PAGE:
Public Health and Gambling


Gambling is a risky activity in which people stake something valuable for the chance to win a larger sum of money. It can take place in casinos, racetracks, betting shops, church halls, at sporting events or even online. People gamble to change their moods, relieve stress and have a good time with friends. The most common way to gamble is by buying a lottery ticket or placing a bet on the horses, sports or a scratchcard.

Despite the widespread availability of gambling, many people have a hard time understanding its risks and benefits. Moreover, people who have a problem with gambling often feel ashamed to admit it. Thankfully, help is available. Talking to a professional counsellor can be beneficial for those struggling with a gambling addiction. Counselling can provide tools to overcome your gambling addiction and repair your relationship with family and friends. Counselling can also teach you to budget your money and recognise that gambling is an expense rather than a source of income.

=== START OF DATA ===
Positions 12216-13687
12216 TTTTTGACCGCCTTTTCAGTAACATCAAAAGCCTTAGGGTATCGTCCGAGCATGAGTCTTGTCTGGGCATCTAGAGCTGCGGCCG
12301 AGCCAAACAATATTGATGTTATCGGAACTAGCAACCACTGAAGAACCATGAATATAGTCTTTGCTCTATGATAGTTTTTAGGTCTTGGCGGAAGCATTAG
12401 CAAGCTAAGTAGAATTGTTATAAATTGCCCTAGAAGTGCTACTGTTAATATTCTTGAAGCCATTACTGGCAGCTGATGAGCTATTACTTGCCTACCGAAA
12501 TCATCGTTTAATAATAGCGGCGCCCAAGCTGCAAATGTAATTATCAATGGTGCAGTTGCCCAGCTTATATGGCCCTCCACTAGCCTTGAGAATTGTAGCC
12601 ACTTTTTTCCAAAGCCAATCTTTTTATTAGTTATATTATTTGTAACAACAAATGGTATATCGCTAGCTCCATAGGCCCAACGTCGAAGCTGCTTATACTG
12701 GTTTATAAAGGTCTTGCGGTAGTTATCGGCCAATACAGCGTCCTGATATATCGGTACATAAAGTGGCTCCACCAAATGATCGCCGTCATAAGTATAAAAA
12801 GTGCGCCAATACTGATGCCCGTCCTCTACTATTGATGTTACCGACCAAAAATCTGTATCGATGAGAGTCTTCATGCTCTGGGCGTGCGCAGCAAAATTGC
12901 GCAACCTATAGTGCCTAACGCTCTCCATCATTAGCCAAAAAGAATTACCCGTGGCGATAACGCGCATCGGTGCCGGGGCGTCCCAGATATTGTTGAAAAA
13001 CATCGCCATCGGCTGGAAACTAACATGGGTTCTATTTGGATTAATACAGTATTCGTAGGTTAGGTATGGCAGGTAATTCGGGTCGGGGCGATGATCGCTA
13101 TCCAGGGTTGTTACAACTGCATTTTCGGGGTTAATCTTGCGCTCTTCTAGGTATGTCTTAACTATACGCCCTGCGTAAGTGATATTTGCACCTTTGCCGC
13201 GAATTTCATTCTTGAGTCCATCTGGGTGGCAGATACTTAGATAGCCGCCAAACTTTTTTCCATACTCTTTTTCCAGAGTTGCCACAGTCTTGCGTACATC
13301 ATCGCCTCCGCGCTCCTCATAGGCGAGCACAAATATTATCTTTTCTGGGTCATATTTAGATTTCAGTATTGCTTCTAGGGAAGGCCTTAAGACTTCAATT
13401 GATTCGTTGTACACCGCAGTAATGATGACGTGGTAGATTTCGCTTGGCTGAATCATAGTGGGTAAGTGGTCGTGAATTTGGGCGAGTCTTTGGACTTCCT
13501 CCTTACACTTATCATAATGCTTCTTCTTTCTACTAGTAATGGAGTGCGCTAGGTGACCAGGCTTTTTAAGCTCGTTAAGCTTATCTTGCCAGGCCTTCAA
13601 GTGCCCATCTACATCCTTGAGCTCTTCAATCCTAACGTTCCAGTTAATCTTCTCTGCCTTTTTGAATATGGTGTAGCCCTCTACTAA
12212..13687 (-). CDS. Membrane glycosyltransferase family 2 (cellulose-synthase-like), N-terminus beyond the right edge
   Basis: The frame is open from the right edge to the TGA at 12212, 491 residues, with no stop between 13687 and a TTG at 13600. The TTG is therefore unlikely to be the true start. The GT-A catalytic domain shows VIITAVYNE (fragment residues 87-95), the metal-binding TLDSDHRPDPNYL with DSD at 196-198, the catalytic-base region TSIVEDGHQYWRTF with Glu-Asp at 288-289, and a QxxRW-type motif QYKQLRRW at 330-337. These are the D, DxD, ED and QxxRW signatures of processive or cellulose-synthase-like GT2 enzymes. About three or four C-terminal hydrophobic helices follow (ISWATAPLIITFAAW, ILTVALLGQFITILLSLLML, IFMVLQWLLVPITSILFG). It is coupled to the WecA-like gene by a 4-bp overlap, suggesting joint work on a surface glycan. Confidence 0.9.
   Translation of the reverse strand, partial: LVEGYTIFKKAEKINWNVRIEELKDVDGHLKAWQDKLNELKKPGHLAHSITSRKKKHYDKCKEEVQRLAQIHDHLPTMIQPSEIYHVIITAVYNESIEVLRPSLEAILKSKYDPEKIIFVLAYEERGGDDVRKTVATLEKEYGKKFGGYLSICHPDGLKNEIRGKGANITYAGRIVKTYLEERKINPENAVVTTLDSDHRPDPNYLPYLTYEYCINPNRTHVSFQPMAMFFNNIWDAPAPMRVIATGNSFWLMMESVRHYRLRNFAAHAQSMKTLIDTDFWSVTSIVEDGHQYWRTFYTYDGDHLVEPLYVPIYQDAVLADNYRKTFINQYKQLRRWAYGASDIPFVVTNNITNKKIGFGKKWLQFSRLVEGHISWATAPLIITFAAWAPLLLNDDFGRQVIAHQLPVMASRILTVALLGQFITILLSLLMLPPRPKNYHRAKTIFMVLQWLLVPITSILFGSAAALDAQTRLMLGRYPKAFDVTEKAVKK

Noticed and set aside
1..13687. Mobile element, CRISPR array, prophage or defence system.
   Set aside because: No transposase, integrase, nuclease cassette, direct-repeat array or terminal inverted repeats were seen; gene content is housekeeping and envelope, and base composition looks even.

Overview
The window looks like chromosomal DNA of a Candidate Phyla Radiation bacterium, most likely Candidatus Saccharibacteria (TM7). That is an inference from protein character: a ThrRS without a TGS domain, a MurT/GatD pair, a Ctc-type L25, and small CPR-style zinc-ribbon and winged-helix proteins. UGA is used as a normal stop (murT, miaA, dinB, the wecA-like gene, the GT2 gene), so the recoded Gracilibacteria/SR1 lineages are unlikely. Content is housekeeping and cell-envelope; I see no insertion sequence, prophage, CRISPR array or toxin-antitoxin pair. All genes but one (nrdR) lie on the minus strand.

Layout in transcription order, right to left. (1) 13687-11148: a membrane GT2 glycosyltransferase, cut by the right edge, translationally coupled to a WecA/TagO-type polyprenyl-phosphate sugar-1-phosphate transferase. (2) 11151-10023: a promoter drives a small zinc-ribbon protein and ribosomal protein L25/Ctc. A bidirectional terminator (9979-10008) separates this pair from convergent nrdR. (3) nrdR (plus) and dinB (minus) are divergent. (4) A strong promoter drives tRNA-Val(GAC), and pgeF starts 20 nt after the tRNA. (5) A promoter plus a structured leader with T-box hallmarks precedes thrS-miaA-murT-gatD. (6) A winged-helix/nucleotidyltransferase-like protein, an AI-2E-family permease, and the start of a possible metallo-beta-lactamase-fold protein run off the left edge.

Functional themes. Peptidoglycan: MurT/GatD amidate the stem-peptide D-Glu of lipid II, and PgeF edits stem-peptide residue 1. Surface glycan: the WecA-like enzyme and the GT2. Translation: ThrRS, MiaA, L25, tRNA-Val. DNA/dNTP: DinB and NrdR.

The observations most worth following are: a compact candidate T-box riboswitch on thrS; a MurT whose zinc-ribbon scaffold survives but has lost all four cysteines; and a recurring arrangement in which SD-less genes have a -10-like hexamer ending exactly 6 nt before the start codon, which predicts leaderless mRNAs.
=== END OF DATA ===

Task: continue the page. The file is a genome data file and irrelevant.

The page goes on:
While there are a number of different factors that influence the impact of gambling, some research suggests that a public health approach is needed to guide policy decisions. However, there are limitations in the current knowledge base about gambling, including gaps in research on personal/interpersonal and community/society level impacts. In particular, there is little research on the financial or labor costs to significant others of gamblers. This is an area of growing concern. This is an urgent need that should be addressed by new research and by filling gaps in existing literature.